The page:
3. 3. QUARTERLY INSTITUTIONAL REVIEW international developed markets and in throughout the whole period. Having hold emerging markets, value stocks have also ranges in time may make an index easier “AFTER ALL, IT IS historically outperformed growth stocks. to track and reduce portfolio turnover, but HARD TO CAPTURE A Similarly, from January 1928 to it does so at the expense of what matters: RETURN PREMIUM IF December 2006, US small cap stocks continuous exposure to the asset class and ONE IS NOT EXPOSED outperformed US large cap stocks by an the investment of cash flows in the desired average of 4.6% per year. In international asset class. TO THE FACTOR THAT developed markets and in emerging Table 1 shows Russell indices’ average GENERATES THAT markets, small company stocks have also allocation in June, just before their PREMIUM.” historically outperformed large company reconstitution, to securities that leave the stocks. indices during the reconstitution process. Those patterns in the behavior of stock Between 1990 and 2006, an average of returns are consistent with the Fama/French three-factor 35% of the Russell 2000 Growth Index was allocated in model, which posits that, in equity markets, expected returns June to securities that left that Index at reconstitution. For are a function of an asset’s exposure to three common factors: the Russell 2000 Value Index, that percentage was 29%. So, a market factor, a size factor, and a relative price factor. if one wanted to gain exposure to the small cap value asset Thus, strategies that have higher expected returns are those class by investing $100 in a fund indexed to the Russell 2000 that have more focused exposure to those factors. Investors Value Index in June, on average, $29 of those $100 would be that seek high expected returns—and are willing to accept invested in securities that do not satisfy an updated definition the corresponding multifactor risks—should tilt strategies of the asset class. toward small cap and value stocks. To capture the return premiums associated with the TABLE 1 factors that determine expected returns, strategies need to AVERAGE ALLOCATION IN JUNE TO SECURITIES LEAVING THE INDEX AT RECONSTITUTION EA be designed in such a way so as to be continually exposed 1990-2006 to those factors. After all, it is hard to capture a return RUSSELL 3000 1.59% premium if one is not exposed to the factor that generates that premium. This may seem to be an obvious point—and, RUSSELL 3000 VALUE 11.86% perhaps, it is—but it is one that is often overlooked by many RUSSELL 3000 GROWTH 12.69% market participants, which may partially explain why the RUSSELL 1000 2.18% average value mutual fund fails to capture and deliver the RUSSELL 1000 VALUE 12.00% value premium. Achieving a continuous exposure to those RUSSELL 1000 GROWTH 12.77% factors has a cross-sectional component as well as a timeRUSSELL 2000 20.06% series component. RUSSELL 2000 VALUE 28.53% First, value strategies need to be broadly diversified across the universe of value stocks to maximize the reliability of RUSSELL 2000 GROWTH 35.17% the outcomes. As financial economists Eugene F. Fama and Source: Compiled by Dimensional from Russell securities data. Indices are not available for direct investment. Their performance does not reflect the expenses associated with the management of Kenneth R. French have shown,4 the value premium largely an actual portfolio. comes from an unpredictable set of value companies that dramatically outperform their peers and move from value A look at the difference between the weighted average toward growth. A value strategy that is not well diversified market capitalization of the Russell 2000 Index and that of may exclude from its holdings the very same companies that the Dimensional US Small Cap Portfolio over time leads to generate most of the value premium, which may prevent a similar conclusion. On Chart 1, as we move further away value investors from capturing that premium. The size in time from reconstitution, the difference between the two premium is the result of a similar process. These processes weighted average market capitalizations gradually increases. reinforce the need to have diversified portfolios to reliably At reconstitution, the weighted average market capitalization capture the factor premiums. of the Index sharply drops and moves closer to that of the Second, strategies need to maintain that broadly diversified Dimensional US Small Cap Portfolio. That is an indication exposure over time. To minimize turnover, many indices and that, unlike the Dimensional strategy, the Index does not money managers have hold ranges in time, whereby they necessarily maintain a focused exposure to the small cap asset hold a set of securities for a given period of time regardless class throughout the year—only during the reconstitution of whether those securities fit the definition of the asset class period and soon thereafter. 3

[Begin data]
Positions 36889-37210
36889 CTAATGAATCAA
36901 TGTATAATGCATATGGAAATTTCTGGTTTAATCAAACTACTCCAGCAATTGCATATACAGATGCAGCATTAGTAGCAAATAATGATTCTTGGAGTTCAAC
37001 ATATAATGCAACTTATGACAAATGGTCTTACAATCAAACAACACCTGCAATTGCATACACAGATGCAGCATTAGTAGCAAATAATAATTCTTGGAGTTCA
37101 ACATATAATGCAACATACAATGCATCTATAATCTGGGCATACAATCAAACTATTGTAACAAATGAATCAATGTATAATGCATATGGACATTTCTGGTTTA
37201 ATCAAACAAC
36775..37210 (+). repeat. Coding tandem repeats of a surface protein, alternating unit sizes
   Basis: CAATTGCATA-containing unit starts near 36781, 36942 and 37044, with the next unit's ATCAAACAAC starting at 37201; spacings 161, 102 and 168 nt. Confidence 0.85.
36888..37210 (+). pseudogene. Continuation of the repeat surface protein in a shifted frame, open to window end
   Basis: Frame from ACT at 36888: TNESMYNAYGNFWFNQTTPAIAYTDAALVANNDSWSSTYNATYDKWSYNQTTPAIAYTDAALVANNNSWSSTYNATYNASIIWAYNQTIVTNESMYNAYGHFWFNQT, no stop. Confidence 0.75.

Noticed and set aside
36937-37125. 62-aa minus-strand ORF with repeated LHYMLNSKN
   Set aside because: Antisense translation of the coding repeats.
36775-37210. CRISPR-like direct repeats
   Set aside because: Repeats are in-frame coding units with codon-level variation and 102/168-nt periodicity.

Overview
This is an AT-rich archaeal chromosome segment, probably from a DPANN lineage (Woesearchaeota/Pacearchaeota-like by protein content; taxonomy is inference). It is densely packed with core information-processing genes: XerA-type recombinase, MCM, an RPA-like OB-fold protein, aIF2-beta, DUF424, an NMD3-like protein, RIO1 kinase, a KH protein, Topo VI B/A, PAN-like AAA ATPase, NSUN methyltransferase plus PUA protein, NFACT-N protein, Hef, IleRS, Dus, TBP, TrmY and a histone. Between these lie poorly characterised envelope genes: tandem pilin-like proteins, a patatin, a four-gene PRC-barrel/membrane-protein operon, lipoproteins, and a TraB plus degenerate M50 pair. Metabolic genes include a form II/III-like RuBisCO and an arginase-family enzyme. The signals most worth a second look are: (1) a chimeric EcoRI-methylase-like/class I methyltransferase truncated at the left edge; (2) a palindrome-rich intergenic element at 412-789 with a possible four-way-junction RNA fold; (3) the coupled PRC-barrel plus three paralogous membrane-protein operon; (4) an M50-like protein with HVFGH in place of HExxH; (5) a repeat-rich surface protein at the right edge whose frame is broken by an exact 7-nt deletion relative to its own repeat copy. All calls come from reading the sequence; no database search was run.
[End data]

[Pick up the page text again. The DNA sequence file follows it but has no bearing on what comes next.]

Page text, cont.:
4. 4. QUARTERLY INSTITUTIONAL REVIEW CHART 1 WEIGHTED AVERAGE MARKET CAPITALIZATION OF THE RUSSELL 2000 INDEX – US SMALL CAP PORTFOLIO 300 250 200 150 100 50 1/2005 2006 2007 4/2007 Russell data copyright © Russell Investment Group 1995-2007, all rights reserved. turnover will be higher and that portfolio trades will be more exposed to downward and upward momentum—that is, the tendency of losers (winners) to continue to perform worse (better) than indicated by their exposures to the market, size, and relative price factors. Table 2 shows the annualized returns from 1977 to 2006 for various momentum factors around the world. These factors are derived by ranking stocks on their cumulative performance over the previous twelve months.5 For US small cap stocks, the difference between the returns on a portfolio of winning stocks and the returns on a portfolio of losing stocks rebalanced on a monthly basis is 15% per year. For large cap stocks in the United States and in international developed markets, that difference is around 5.5%. Given those magnitudes, the failure to take into account the effects of momentum when evaluating the costs and benefits of rebalancing a portfolio and the frequency of rebalancing can have a large impact on returns. The failure of many in the investment industry to rebalance strategies on a continuous basis to ensure that exposure to TABLE 2 an asset class is maintained throughout the year introduces MOMENTUM RETURNS 1977-2006 unnecessary uncertainty into an investor’s asset allocation. In the case of managers whose strategies are indexed to the Russell UNITED STATES ANNUALIZED RETURNS indices—or, to any internally developed or commercially US Large Caps 5.6% available index—their rigid tracking of the indices ensures US Small Caps 15.0% that they do not have continuous exposure to the asset class WORLD DEVELOPED EX US they are targeting. The reason is that those indices allow their Large Caps 5.4% exposure to the asset classes they intend to represent to drift WORLD DEVELOPED EX US, EX JAPAN from one reconstitution period to the next, in some cases Large Caps 7.3% twelve months later. As they drift away from higher expected return dimensions toward lower expected return dimensions, Source: Kenneth R. French and Dimensional Fund Advisors. the long-term performance of those indices and the strategies indexed to them suffers. The effects of hold Fortunately, those costs can be mitigated ranges in time are even more pronounced during the portfolio management process “HAVING HOLD when we analyze investors’ cash flows. if portfolios are designed to give portfolio RANGES IN TIME MAY Because those flows are unexpected, they managers and traders flexibility. In the could come in on reconstitution day, in absence of flexibility, a security may MAKE AN INDEX EASIER which case the manager would be buying have to be purchased or sold at specific TO TRACK AND REDUCE the desired asset class on the perfect day points in time, regardless of whether PORTFOLIO TURNOVER, (i.e., on the day on which the index most that security is exposed to downward or BUT IT DOES SO AT closely approximates the targeted asset upward momentum. With flexibility, the THE EXPENSE OF class); or those flows could come in on negative impact of new value or small cap WHAT MATTERS: any other day, in which case the manager companies with downward momentum may be forced to buy what used to be the characteristics can be mitigated by delaying CONTINUOUS desired asset class. their purchase, while the positive impact EXPOSURE TO THE Having a continuous exposure to of securities leaving the asset class with ASSET CLASS AND THE an asset class is not costless, however. upward momentum characteristics can be INVESTMENT OF CASH Frequent rebalancing can continually captured by delaying their sale. The idea is FLOWS IN THE DESIRED expose a strategy to the asset class whose not to become a momentum trader and try ASSET CLASS.” returns it is targeting. However, frequent to capture the returns of the momentum rebalancing also means that portfolio factor—which trading costs will prevent; 4